Smith Brothers 1980

A six month high-level study of Crater Lake’s winter operations concludes that no changes are warranted.

Emil Nordeen’s 1931 Crater Lake ski trophy (38 inches high of solid silver) comes out of retirement in Sweden, when the trophy is awarded as the first place prize for a 37 mile Kalutra Skloppet race in Northern Sweden. This is the first time the Swedes have lived up to their 1960 agreement with Nordeen.

The Park’s rescue raft is slid down the Rim at Rim Village for a practice rescue run to Wizard Island. 12 rangers camp in snow caves on the island. The nighttime temperature at the Rim reached a minus 7 degrees, with 31 degrees being measured in the snow caves. Since it was a clear night, the rangers climbed Wizard Island by moonlight.

James Stansberry, Diamond Lake snowmobile guide, cited for leading 5 other snowmobilers off the established route. Stansberry was fined $500 (with $400 suspended) and restricted from any further guided trips into the Park.

A new government report estimates the Lodge needs $2.4 million in safety repairs. Additional studies concluded the Lodge needed $6.5 million dollars of repairs. The work was scheduled to begin at the end of the season, 1982, but because of the cost, the work is delayed.

January 8
Famed geologist Howel Williams dies in California. As requested by his brother in England, William’s ashes are shipped to Crater Lake. Superintendent Jim Rouse slipped the silver tube containing William’s ashes into the Lake at Cleetwood Cove the following summer. Forgotten Crater, an extension of Hillman Peak is renamed to “Williams Crater.”

January 13
Wesley Stanfield, 54, of Central Point, dies while skiing on the East Road, near the Wildflower Garden. The Chiloquin Ambulance, while transporting the victim, runs off the road near Fort Klamath, moderately injuring the for attendants who were giving CPR.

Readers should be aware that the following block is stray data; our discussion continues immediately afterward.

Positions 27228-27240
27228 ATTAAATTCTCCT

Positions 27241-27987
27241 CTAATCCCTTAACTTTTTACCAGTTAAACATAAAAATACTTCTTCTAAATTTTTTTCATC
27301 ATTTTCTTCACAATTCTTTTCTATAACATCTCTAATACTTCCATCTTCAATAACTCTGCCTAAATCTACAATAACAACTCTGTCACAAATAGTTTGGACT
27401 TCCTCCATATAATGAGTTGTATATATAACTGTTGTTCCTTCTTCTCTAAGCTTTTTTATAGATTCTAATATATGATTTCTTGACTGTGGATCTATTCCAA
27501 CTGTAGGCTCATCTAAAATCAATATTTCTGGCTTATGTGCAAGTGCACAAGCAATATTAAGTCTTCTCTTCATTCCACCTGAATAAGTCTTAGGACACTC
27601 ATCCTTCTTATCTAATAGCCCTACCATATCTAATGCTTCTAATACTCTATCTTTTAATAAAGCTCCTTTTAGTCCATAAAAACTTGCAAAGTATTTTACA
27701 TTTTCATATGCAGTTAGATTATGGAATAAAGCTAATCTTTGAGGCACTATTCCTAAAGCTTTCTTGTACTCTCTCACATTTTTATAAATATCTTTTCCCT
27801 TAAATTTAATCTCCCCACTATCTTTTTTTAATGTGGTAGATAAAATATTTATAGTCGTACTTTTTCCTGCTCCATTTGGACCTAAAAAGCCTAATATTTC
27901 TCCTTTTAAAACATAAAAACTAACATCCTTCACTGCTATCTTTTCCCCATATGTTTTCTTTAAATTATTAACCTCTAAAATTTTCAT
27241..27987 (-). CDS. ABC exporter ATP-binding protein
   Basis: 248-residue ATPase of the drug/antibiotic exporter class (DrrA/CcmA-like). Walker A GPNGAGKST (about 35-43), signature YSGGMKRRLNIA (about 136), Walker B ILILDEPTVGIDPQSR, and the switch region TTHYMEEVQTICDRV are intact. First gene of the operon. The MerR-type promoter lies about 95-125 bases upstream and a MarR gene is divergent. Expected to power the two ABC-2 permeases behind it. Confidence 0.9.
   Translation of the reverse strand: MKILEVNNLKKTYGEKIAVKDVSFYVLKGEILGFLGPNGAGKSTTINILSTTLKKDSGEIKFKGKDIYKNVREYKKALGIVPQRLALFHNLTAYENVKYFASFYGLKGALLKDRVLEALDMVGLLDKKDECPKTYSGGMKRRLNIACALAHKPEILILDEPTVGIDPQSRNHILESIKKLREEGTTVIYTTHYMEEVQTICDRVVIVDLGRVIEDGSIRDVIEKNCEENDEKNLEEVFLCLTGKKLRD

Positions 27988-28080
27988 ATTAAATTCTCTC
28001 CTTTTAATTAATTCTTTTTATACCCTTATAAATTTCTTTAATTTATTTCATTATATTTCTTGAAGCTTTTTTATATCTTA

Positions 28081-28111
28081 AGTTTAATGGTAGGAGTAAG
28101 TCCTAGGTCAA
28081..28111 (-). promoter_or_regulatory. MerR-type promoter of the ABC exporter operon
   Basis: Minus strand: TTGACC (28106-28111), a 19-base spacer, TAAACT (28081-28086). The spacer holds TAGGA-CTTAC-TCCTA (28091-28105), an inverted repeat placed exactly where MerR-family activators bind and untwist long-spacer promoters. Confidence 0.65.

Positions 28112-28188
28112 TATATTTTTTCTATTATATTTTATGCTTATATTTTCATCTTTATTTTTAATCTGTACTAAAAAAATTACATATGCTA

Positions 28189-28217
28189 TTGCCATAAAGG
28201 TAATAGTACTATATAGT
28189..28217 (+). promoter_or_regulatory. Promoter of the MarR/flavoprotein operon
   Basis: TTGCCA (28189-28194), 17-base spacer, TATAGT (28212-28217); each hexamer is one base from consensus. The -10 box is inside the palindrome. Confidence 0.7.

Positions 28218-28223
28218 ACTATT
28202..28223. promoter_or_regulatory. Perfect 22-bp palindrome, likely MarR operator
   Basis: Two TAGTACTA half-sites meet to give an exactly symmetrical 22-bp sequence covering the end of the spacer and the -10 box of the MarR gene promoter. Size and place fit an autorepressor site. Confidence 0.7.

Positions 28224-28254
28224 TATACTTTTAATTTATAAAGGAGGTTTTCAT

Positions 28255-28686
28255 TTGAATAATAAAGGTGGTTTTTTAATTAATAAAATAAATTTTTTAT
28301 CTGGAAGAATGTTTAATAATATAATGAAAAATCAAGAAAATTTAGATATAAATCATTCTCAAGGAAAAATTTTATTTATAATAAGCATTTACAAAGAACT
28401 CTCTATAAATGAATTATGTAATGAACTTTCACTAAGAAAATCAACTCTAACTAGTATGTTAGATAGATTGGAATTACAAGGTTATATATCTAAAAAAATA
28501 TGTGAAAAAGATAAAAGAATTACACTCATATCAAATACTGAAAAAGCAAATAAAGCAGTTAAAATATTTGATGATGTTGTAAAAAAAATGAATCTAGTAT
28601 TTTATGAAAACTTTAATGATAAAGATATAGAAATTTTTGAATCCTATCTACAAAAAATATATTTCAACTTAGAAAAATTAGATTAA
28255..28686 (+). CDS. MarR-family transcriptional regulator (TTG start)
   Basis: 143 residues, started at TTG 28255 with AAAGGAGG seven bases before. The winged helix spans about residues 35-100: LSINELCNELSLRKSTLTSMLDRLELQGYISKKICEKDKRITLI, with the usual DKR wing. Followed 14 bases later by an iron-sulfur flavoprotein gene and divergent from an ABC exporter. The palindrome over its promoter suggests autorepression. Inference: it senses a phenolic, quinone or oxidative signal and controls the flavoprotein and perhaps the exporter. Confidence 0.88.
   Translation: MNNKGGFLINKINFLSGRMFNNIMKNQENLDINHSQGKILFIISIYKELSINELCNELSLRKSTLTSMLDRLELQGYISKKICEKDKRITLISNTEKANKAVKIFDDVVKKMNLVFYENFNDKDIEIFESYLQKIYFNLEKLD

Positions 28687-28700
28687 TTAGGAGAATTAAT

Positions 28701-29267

January 28
Congress is asked for $781,000 to reconstruct four miles of the West Rim Road, between the Watchman and the North Junction.

February 23
Senator Mark Hatfield, following through on a previous promise, introduces legislation to expand Crater Lake by some 23,000 acres. The bill would add Sphagnum Bog and Thousand Springs, Desert Ridge, Boundary Springs, all of Timber Crater, Bear Butte and the Sand Creek drainage. Hatfield left out some of the recommended Diamond Lake area, so as not to further restrict snowmobile use.

March 1
The first annual Dutton Creek Cross Country Ski Race. Reider Peterson, age 40, former U.S. Olympic Team member, wins in 39.0 minutes. Ten year old Brian Smith, wins the youth division in 80.45 minutes.

March 15
Ambassador and Mrs. Merwyn Norrish of New Zealand are shown around the Park by Superintendent Rouse.

March 16
Annual Portland Nordic Club Rim ski race.

April 1
The Klamath Falls Group (Cluster) office is abolished and all personnel are informed that they must either transfer to other parks, retire or move to Crater Lake by August of 1982.

Seasonal Ranger Rod Cranson publishes the geological story of Crater Lake entitled “Crater Lake – Gem of the Cascades”. Rod’s book is the first geological book published about Crater Lake since Howel Williams’ 1942 book.

May 18
The destructive eruption and eventual explosion of Mt. St. Helens, focuses renew attention to Mazama’s eruption and collapse, 6,600 years ago.

The complete Interpretive Ranger crew are returning veterans. This is the first time in memory that there has not been at least several new employees.

Oregon’s only nesting Peregrine falcon lays three eggs, but they fail to hatch. Again studies show that the shells were too thin and the eggs had dried out before hatching.